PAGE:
Don’t forget as well that Rice was Pernetti’s guy. He was the big hire that he managed to get to turn the basketball team around. I’m sure he wanted to make sure that his big fish made it through, no matter what. These sorts of allegiances matter.
I honestly hope that Rutgers doesn’t suffer through too badly with this, and I hope that they do well in the Big Ten. However, this is the time for the school to stop and look inward and reflect on what they have brought upon themselves. Has the school paid too big a price in its quest to become a major athletic player, and not just an academic one? Until we answer that, the water on the banks will just be muddied by this whole affair.
Some day, in the not too distant future, a whole generation of us will be sitting with our kids watching a ballgame and we will talk to them about the other Number 42. About how he could devastate batters with just one pitch. About all the shattered bats. About the incredible postseason record. But it’s more than that. We will talk about how he was a good man. A man of faith and conviction. One of the nicest people to ever play the game. A man who played the game the right way. We will talk to them with the same reverence that our elders talked to us about the great players of the past. Of the Ruths, the Mantles, the Clementes, and the Robinsons. And it will be respect that is rightly given, because it was rightly earned. For this, as for so much else, I, and every Yankee fan who has ever rooted for the Pinstripes, say, Thank you, Mo, for everything, and then some.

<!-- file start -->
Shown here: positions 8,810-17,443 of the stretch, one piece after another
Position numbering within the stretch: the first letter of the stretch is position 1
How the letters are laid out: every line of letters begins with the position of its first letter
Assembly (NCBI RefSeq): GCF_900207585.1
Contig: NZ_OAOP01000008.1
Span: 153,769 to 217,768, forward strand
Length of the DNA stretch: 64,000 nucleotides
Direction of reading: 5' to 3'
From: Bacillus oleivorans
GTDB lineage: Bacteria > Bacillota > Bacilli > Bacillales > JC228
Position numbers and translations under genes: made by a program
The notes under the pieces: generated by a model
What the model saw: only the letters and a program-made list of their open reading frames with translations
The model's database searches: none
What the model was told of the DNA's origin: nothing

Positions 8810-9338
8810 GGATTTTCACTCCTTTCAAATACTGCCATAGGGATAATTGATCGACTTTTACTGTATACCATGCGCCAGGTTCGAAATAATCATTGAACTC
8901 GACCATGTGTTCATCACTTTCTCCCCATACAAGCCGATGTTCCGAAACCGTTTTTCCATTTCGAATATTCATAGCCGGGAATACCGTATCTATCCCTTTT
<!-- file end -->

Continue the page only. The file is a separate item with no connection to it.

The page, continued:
After trying a bunch of themes out, I ended right back with the original theme I’ve had on this blog for like three years now. And I’m still never posting. The more things change…
So things look a little bit different around here. I’ve switched webhosts and I am thinking about sprucing up this space. We’ll see what happens. I also want to get back in the habit of, you know, posting more frequently.
So, this news story about a mom who is making her kid sign a 18-point pledge in order to have a new iPhone has been making the rounds a lot this past week. I think the fact that this is news really says a lot about us as a culture. I wasn’t even allowed to have a cell phone until I started driving, and even then it was only for emergencies. I get that the culture has changed a lot, but that an actual instance of good, level-headed parenting is making the rounds like this says a lot more than many might want, if you ask me.
I truly believe that if we keep telling the Christmas story, singing the Christmas songs, and living the Christmas spirit, we can bring joy and happiness and peace to this world.
–Norman Vincent Peale
Even as you go through your lives, and the stress of buying and wrapping gifts, trips to family, and the other burdens of the holidays, don’t let the real reason for the season be forgotten.
Merry Christmas to you and yours.
Posted in life